Background[edit | edit source]
Social media policies in various settings are different.
Details[edit | edit source]
Example from one school[edit | edit source]
: Source: Director of Marketing and Communications
Below is some information from the employee handbook regarding social media accounts. I counsel all of my direct reports to not post any school-related matter on their personal social media accounts as the personal risks associated with doing so if there were to be an instance of noncompliance with the employee handbook are high. Instead, I strongly recommend that anyone who has school-related news they would like to share on social media email it directly to marketingteam -at- domain and our crew would be happy to vet and post the content to official school accounts in a timely manner. In addition to providing a layer of vetting and personal protection, this approach also allows the message to reach a broader audience as we have a combined following of over 5,000 people across our accounts. I hope this helps.
Social Networking (edited slightly)[edit | edit source]
As an organization with a mission to educate, and as a leader in educational technology, The School’s standards for appropriate online communication are very high. Everything that we write or post online leaves a public and permanent record that potentially can be seen by students, their families and other members of the School’s extended community. This is particularly true with social networking and media websites.
While the School respects the right of employees to use social media and networking websites, as well as personal websites and blogs, it is imperative that employees’ personal use of these websites does not damage the School’s reputation, its employees, its students or their families.
Employees must exercise extreme care in setting appropriate boundaries between their personal and public online behavior. They must understand that what is private online often has the possibility of becoming public, even without their knowledge or consent and that it is nearly impossible to delete information from the internet. The School strongly encourages all employees to carefully review the privacy settings of all social media accounts that they use, and exercise care and good judgment when posting content and information on any social media platform.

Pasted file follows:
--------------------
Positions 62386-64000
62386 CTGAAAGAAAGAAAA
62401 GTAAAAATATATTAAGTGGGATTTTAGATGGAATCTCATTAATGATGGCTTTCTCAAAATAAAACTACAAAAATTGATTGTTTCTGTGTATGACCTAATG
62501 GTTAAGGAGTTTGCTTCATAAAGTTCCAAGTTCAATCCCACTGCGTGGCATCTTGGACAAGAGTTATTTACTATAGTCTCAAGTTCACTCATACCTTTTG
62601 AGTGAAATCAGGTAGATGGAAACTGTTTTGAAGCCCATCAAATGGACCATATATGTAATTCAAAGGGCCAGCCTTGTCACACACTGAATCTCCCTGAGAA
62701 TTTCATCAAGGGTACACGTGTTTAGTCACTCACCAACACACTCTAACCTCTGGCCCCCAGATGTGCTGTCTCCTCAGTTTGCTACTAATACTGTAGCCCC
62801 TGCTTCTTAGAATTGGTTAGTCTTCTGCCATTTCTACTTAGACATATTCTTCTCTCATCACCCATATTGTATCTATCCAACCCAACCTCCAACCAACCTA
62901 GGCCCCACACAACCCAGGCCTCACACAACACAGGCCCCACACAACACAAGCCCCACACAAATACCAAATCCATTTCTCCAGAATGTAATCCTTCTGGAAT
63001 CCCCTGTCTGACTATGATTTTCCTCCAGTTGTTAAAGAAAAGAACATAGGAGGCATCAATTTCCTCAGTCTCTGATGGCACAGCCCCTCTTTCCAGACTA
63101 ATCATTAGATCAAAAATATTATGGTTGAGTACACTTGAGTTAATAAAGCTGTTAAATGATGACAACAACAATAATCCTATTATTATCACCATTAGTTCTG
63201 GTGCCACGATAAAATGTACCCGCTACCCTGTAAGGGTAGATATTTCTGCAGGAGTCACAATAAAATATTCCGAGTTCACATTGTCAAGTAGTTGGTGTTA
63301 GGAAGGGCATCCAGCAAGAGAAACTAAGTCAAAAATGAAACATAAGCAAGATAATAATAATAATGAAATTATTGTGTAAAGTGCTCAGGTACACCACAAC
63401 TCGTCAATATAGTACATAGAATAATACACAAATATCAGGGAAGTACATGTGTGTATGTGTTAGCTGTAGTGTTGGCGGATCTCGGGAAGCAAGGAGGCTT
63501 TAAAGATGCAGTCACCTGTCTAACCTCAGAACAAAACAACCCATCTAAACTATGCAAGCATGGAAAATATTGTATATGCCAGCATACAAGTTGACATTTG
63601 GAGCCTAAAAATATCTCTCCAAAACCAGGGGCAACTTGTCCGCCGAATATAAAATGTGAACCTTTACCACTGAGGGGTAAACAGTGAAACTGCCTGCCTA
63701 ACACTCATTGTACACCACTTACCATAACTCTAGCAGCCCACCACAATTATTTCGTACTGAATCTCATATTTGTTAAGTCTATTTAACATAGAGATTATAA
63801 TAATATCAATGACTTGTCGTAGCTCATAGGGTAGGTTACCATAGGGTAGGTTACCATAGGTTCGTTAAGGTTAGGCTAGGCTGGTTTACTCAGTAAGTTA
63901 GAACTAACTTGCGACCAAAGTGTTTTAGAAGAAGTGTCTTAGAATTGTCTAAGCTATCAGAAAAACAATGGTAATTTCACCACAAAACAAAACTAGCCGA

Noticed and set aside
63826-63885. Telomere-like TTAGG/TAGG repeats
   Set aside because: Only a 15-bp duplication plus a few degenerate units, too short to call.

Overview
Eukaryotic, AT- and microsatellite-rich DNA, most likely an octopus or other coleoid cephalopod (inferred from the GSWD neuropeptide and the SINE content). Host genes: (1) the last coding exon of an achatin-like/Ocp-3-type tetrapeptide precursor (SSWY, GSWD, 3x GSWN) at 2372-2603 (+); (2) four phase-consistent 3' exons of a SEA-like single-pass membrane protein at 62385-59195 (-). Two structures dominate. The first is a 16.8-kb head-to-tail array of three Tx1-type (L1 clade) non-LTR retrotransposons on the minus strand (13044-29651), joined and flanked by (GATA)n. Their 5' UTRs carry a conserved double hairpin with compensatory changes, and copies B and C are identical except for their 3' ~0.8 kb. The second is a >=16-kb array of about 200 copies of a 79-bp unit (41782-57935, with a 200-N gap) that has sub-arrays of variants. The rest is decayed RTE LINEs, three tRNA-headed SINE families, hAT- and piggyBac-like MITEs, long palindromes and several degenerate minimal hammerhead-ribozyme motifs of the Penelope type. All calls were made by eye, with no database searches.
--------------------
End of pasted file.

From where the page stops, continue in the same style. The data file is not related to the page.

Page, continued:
When using social media, an employee may only have current students as “friends” or “followers” for academic purposes. If an employee has a community that extends to parents, guardians, alumnae or other members of the community, s/he must exercise good judgment about any content that is shared online.
Additionally, employees must adhere to the following guidelines, which are consistent with the School’s workplace standards on harassment, student relationships, conduct, professional communication and confidentiality:
Employees may not make statements that violate any of the School’s policies, including its policies concerning discrimination or harassment.
Employees must uphold the School’s value of respect for the individual and avoid making defamatory statements about the School, its employees, its students or their families.
Employees may not disclose any confidential information of the School or confidential information obtained during the course of his or her employment, about any individuals or organizations, including students and/or their families. Employees must follow the Family Educational Rights and Privacy Act (FERPA) and the Health Insurance Portability and Accountability Act (HIPAA) guidelines. Personally identifiable information, such as addresses, phone numbers, credit card information, social security numbers and email addresses may not be uploaded, shared, transmitted or posted.
Do not post or share images of individuals without their consent. You must reference the list of students with publicity restriction under the faculty or staff section to determine you have permission to post or share.
Do not post or share any images, videos, text or other materials which you do not own or have written permission to share or distribute. Such actions may constitute infringement of third party intellectual property rights.
If the School believes that an employee’s activity on social media, blogs or personal websites may violate the School’s policies, the School may request that the employee cease such activity. Depending on the severity of the incident, the employee may be subject to disciplinary action.